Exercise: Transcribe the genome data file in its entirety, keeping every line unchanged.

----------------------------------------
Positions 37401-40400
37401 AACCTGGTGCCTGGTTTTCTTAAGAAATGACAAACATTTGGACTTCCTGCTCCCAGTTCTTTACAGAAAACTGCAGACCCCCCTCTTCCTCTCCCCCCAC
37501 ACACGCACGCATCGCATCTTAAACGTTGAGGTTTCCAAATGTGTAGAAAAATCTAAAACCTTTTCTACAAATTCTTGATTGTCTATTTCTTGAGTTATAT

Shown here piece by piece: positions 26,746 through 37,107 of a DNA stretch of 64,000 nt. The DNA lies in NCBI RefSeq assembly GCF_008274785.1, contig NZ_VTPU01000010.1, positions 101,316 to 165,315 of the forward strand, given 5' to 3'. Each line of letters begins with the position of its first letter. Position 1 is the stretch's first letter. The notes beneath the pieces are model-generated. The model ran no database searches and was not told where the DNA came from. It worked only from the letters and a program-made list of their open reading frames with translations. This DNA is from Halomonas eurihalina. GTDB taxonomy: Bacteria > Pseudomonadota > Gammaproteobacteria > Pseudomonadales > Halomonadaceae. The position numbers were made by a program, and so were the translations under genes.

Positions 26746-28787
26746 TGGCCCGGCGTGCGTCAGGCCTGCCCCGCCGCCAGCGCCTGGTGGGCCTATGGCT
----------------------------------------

Positions 37401-40400
37401 AACCTGGTGCCTGGTTTTCTTAAGAAATGACAAACATTTGGACTTCCTGCTCCCAGTTCTTTACAGAAAACTGCAGACCCCCCTCTTCCTCTCCCCCCAC
37501 ACACGCACGCATCGCATCTTAAACGTTGAGGTTTCCAAATGTGTAGAAAAATCTAAAACCTTTTCTACAAATTCTTGATTGTCTATTTCTTGAGTTATAT

Shown here piece by piece: positions 26,746 through 37,107 of a DNA stretch of 64,000 nt. The DNA lies in NCBI RefSeq assembly GCF_008274785.1, contig NZ_VTPU01000010.1, positions 101,316 to 165,315 of the forward strand, given 5' to 3'. Each line of letters begins with the position of its first letter. Position 1 is the stretch's first letter. The notes beneath the pieces are model-generated. The model ran no database searches and was not told where the DNA came from. It worked only from the letters and a program-made list of their open reading frames with translations. This DNA is from Halomonas eurihalina. GTDB taxonomy: Bacteria > Pseudomonadota > Gammaproteobacteria > Pseudomonadales > Halomonadaceae. The position numbers were made by a program, and so were the translations under genes.

Positions 26746-28787
26746 TGGCCCGGCGTGCGTCAGGCCTGCCCCGCCGCCAGCGCCTGGTGGGCCTATGGCT